Fidel Castro led the 1959 Cuban Revolution and ruled the country for 49 years before formally relinquishing power to his younger brother Raul in 2008. Raul Castro is the current head of state and First Secretary of the Communist Party, which is recognized by the Cuban Constitution as the only legal political party and “the superior leading force of society and of the state.” Raul Castro has said that he will step down from power at the age of 86 in 2018.

Cuba was a territory of Spain until the Spanish-American War. The United States assumed control of the island until 1902, when the Republic of Cuba became formally independent. A fledgling democracy was established, with the U.S. continuing to play a strong role in Cuban affairs.

In 1952, facing an impending electoral loss, former president Fulgencio Batista staged a successful military coup and overthrew the existing government. While his first term as elected president in the 1940s largely honored progressive politics, universal freedoms, and the Cuban Constitution of 1940, Batista’s return to power in the 1950s was a dictatorship marked by corruption, organized crime and gambling. He held power until 1959 when he was ousted by Fidel Castro’s rebel July 26th Movement.

While promising free elections and democracy, Castro moved quickly to consolidate power. By 1961, Castro had declared Cuba to be a communist nation.

Castro’s communist government nationalized private businesses, lashed out at political opponents, and banned independent civil society. As Cuba aligned itself with the Soviet Union, Cuban-American relations soured, including a U.S. embargo on trade with Cuba. In the 1962 Cuban Missile Crisis, the United States and the Soviet Union came close to war, after the Soviets installed nuclear missiles in Cuba, prompting a U.S. naval embargo.

Since the revolution, Cuba has remained a one-party state. Following the collapse of the Soviet Union in 1991 and the evaporation of Soviet economic support, Cuba loosened some economic policies, became more open to foreign investment, and legalized use of the U.S. dollar. By the late 1990s, Venezuela had become Cuba’s chief patron, thanks to the close relationship between the Castro brothers and Venezuela’s late President Hugo Chavez.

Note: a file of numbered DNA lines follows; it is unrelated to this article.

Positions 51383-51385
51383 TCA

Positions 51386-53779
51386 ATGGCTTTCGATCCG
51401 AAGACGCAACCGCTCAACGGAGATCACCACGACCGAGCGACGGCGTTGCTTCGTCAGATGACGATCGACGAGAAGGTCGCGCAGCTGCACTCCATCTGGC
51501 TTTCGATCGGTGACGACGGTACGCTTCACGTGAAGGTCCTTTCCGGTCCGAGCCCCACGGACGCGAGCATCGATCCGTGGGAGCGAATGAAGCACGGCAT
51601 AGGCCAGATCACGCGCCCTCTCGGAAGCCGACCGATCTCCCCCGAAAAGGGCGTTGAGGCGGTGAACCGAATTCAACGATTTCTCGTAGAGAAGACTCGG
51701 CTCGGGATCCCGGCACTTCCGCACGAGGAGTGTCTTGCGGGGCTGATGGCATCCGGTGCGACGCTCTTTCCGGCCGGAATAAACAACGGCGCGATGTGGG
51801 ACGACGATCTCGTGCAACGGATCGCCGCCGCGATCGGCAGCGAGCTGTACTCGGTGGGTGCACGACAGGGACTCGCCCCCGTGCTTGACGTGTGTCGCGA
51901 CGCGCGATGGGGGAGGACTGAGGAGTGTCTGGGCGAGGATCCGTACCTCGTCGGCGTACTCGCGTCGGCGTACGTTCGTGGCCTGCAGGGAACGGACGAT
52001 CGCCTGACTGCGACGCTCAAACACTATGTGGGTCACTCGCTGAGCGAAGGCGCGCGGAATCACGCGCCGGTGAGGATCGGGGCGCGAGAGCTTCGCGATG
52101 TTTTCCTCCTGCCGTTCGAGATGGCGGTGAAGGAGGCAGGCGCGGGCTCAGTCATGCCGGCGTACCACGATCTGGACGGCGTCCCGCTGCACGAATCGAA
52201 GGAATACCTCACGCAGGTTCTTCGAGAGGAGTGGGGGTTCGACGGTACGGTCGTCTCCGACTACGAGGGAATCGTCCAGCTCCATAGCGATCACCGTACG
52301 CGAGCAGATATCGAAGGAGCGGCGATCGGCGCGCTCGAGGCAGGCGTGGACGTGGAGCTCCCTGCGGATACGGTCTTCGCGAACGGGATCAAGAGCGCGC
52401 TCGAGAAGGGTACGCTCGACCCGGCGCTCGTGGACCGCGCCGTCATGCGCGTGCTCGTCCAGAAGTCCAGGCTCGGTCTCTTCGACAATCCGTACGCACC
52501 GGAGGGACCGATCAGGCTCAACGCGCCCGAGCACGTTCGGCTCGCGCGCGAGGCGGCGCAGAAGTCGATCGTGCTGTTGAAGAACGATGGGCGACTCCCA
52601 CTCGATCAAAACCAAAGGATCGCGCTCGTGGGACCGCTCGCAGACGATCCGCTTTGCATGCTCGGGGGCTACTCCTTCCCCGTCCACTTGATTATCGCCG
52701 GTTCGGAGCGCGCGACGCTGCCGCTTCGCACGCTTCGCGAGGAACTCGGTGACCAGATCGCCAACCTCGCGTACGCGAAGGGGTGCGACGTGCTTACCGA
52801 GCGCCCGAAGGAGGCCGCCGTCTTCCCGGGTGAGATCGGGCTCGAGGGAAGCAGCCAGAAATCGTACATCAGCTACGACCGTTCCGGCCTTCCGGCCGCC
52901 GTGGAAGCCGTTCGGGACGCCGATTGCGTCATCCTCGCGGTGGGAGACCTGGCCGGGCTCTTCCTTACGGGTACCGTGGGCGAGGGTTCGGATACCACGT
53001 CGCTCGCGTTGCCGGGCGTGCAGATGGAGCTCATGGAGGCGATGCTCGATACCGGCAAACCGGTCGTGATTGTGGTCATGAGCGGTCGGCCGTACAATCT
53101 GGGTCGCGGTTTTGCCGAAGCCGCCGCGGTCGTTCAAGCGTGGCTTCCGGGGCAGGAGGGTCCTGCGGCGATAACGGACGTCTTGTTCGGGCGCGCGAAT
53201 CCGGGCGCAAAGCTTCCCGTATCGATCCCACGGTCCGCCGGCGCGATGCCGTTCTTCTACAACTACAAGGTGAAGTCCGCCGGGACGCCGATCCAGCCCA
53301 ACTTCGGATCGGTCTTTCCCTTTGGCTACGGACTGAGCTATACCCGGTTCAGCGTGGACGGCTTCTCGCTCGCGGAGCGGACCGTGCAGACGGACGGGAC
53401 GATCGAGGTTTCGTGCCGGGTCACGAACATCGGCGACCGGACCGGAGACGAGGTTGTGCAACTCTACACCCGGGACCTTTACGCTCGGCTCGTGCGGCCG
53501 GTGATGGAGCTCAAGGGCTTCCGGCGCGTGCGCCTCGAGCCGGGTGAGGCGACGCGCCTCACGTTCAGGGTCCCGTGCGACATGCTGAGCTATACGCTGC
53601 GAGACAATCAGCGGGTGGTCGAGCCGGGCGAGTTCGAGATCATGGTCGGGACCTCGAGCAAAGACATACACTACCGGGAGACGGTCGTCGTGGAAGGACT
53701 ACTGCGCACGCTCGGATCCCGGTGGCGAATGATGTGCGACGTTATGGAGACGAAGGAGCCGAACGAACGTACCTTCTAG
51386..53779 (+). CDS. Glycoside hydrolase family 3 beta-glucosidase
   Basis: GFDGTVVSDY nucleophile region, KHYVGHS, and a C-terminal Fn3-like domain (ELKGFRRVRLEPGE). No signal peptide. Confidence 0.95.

The regime continues to exercise authoritarian political control, clamping down on political dissent and mounting defamation campaigns against dissidents, portraying them as malignant U.S. agents. In a massive crackdown in 2003 known as the Black Spring, the government imprisoned 75 of Cuba’s best-known nonviolent dissidents.

The Cuban government does not respect the rights to freedom of expression, peaceful assembly, association, movement, and religion. The government and the Communist Party control all news media, and the government routinely harasses and detains its critics, particularly those who advocate democracy and respect of human rights. Frequent government actions against dissidents often take the form of attacks by regime-organized mobs. Prison conditions are harsh and often life-threatening, and the courts operate as instruments of the Communist Party rather than conducting fair trials.

Cuba relaxed its travel laws in 2013, allowing some prominent dissidents to leave and return to the country. It continues to experiment with modest economic reforms but remains committed to communist economic orthodoxy.

In Freedom House’s Freedom in the World report, Cuba was designated as “not free” and is grouped near the bottom of the world’s nations, with severely restricted civil rights and political liberties.


More on this theme from Fidel Suarez Cruz

Fidel Suarez Cruz: Repression in Cuba “Every Cuban feels violated and watched.” Fidel Suarez Cruz: Challenges for the Opposition “It is a very long, tiresome struggle.” Fidel Suarez Cruz: The Cuban Regime “To take issue with the revolution means going to prison.” More + Fidel Suarez Cruz: The Black Spring The 2003 crackdown on the Cuban opposition.

Other videos from Fidel Suarez Cruz

Fidel Suarez Cruz: Prison “Life in prison is hell.” Fidel Suarez Cruz: The Ladies in White “They caught the regime by surprise." More +